JEFFERSONVILLE, Ind. (WHAS11) — Our first responders see us in our worst moments, and those moments can haunt them forever through post traumatic stress disorder, or PTSD. There is a stigma surrounding mental health and it causes millions of men and women to suffer in silence.

Sergeant Justin Ames from the Jeffersonville Fire Department is ready to break his silence.

"This is the story about my worst run.

It was Mother’s Day, 2010. When I laid down, and started saying my prayers like I normally do, the tones dropped for us to have a call and the call came out as the address of my parents. I didn’t tell my Lieutenant at the time that it was my mother. I knew she wouldn’t let me make that run, but I knew it was important for me to be there, because my mom would have thought, "My son’s coming to help me."

I got on scene, and went inside, and went to work. It’s my job. I took an oath to the city, and the citizens, and one of those citizens just happened to be my mom.

We loaded her up in the ambulance, I went to get in the back and my lieutenant said, "You need to get up front." I knew then that my work was done.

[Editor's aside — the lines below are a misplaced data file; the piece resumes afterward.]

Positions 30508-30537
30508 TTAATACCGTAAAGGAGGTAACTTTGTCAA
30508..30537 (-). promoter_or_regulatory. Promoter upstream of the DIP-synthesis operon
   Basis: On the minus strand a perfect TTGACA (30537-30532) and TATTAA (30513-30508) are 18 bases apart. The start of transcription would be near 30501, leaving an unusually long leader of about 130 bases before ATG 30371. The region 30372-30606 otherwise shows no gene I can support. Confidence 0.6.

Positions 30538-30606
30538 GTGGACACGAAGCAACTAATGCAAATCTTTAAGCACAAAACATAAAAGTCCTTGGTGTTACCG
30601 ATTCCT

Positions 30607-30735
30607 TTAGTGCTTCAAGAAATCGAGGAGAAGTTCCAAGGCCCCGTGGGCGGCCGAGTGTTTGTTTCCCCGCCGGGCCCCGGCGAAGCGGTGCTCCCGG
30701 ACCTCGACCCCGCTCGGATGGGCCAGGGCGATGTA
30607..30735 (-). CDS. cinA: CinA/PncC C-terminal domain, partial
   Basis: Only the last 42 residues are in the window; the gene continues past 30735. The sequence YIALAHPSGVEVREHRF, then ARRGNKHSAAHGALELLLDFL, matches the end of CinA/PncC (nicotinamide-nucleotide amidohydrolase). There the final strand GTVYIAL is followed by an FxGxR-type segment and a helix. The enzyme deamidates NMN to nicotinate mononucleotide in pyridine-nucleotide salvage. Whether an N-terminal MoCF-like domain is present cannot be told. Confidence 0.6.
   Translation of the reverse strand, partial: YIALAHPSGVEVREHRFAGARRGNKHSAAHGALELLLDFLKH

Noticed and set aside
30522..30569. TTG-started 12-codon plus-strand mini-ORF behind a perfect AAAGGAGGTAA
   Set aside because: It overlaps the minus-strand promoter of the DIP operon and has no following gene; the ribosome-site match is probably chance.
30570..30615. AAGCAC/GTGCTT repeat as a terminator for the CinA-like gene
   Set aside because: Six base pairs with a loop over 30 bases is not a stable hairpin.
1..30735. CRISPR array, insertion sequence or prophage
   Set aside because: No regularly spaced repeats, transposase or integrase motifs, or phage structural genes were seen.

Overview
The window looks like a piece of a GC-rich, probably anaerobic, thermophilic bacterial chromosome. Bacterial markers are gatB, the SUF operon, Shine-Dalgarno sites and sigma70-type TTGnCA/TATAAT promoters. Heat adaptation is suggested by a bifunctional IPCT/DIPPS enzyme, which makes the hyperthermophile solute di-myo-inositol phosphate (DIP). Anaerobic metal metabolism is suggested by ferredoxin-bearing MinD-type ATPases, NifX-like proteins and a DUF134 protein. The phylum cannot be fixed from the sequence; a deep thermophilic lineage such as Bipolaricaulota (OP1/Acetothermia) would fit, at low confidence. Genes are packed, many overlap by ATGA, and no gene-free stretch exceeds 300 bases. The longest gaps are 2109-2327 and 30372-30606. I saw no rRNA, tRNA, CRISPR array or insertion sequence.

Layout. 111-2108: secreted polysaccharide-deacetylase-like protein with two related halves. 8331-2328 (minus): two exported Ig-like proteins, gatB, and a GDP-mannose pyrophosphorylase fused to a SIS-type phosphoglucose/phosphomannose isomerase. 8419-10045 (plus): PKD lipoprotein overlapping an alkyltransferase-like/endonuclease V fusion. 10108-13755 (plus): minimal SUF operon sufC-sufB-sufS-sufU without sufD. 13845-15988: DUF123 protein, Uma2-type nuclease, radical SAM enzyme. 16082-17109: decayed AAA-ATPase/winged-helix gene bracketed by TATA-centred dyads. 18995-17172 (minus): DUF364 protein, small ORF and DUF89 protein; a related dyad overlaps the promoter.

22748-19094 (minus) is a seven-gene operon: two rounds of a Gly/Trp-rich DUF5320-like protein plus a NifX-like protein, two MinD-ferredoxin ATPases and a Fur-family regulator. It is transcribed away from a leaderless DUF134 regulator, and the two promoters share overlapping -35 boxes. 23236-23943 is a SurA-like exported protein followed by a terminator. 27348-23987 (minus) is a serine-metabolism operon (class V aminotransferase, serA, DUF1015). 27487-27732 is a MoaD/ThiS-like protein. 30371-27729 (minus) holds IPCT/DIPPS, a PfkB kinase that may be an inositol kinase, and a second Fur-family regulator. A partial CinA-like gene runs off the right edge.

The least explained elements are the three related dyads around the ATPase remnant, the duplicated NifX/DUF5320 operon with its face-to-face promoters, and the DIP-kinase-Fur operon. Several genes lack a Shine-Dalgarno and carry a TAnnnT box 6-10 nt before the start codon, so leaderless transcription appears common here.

She was pronounced dead of a heart attack.

I never would have dreamt that I would make the call on my own mother. On Mother’s Day, at that.

I just thought I was having bad days. You know at work we’re taught to put a smile on your face and go help the public. And that’s what we do. That’s our job. And we love it. It’s the best job in the world.

But when we go home to the ones who are closest to us, that’s who suffers. That’s who suffers from what we’re suffering, 'cause we change.

More active firefighters die by suicide than in the line of duty.

When we’re suffering something such as PTSD, we’re afraid to get help because we’re afraid of what our peers might think of us. Your peers don’t have to know.

I encourage anybody out there who’s having some sort of change because of something you saw or a run you made: Please get help. I wouldn’t be talking to you today on camera without tearing up if I didn’t go get help.

And I’m able to because I decided to get treatment for my PTSD."

This is part of our Stressed Into Silence series. To learn more, visit

If you or a loved one needs help, do not hesitate to use the following resources:

National Suicide Prevention Lifeline:

Call 1-800-273-8255 (Available 24 hours everyday)

Contact the Veterans Crisis Line:

1-800-273-8255, press 1

Send a text to 838255


►Contact reporter Brooke Hasch at Follow her on Twitter (@WHAS11Hasch) and Facebook.

►Contact reporter Rob Harris at Follow him on Twitter (@robharristv) and Facebook.